The list of both A- and D-Listers has gotten a lot longer lately—and it’s starting to get a little old saying the same thing.
For a blog focused on apologies, you would think that I would be chomping at the bit waiting to write about any and every news bit that hits my Inbox. But there’s a problem —when you are just writing the same thing but with a different name, the blog looks empty.
There is nothing new to observe.
The insights are nothing new.
Everything is vanilla, boring and (as I write things) empty.
Apologies are getting emptier and emptier with each passing opportunity, and this has come to light over the past two weeks listening to the lackluster apologies (and subsequent statements) from Maher and Griffin.
- Both committed acts that a lot of people did not agree with.
- They did and said things that put a lot of people at odds with the craft that each has worked so hard over their careers to put forth.
- And their responses, while different in approach, were as empty and as hollow as the actions.
Maher’s statement of regret was based on a lack of sleep.
Griffin’s statement was because she felt bullied. Neither expressed any sympathy or responsibility of hurting, offending, or disappointing people.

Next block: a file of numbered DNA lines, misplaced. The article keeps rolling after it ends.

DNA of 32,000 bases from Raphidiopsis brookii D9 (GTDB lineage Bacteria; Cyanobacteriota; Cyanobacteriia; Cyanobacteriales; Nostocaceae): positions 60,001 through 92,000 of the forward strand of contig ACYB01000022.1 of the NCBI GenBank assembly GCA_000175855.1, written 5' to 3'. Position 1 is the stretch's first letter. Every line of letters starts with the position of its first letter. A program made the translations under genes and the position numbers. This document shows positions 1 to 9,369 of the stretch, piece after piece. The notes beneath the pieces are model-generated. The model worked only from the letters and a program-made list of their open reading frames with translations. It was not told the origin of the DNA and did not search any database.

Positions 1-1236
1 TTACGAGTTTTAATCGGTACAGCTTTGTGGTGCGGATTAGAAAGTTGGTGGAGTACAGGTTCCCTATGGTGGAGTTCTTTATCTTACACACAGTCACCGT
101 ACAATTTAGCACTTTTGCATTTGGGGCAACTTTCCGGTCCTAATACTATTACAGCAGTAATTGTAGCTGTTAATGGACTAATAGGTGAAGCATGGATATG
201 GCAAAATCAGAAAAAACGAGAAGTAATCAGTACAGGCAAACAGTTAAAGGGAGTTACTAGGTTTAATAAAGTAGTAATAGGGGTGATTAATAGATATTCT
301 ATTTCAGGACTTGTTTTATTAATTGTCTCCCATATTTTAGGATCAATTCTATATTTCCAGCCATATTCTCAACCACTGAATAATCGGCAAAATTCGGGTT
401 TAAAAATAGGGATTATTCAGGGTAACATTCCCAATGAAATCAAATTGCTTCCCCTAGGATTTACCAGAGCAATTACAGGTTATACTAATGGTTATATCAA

Neither talked about how the situation would be fixed (other than Griffin talking about how she will continue to mock Trump and, in the process, keep the fire of her actions brightly lit).
This is more than troubling; it’s dangerous territory.
Make Apologies Great Again
As actors, I know these people are in the business of memorizing lines and (at times) faking emotions and feelings. I didn’t know it would be an issue when asked for each of them to be human beings as well.
Then I started looking at more of the apologies that people have issued; how they have issued them; to whom they were addressed. Not just the ones that I have written about, but those that others have written or highlighted. The same sort of emptiness exists.
What can we do about this? Can we have input on others? Maybe. Perhaps I am making a plea that will probably be unfulfilled, but if you are reading this please start apologizing for things and actually mean it.
I know, I know, I sound like my mother, but even she would agree with me—we need to put some real substance behind our words and actions.
Try it home with your wife and kids.
Try it at work with your boss and co-workers when you mess up.
Try it with your personal trainer when you “say” you’re doing what they asked you but you’re going out for a hot fudge sundae when you leave.
Stop being empty. Complete the act of apology by fulfilling a promise on how to fix things.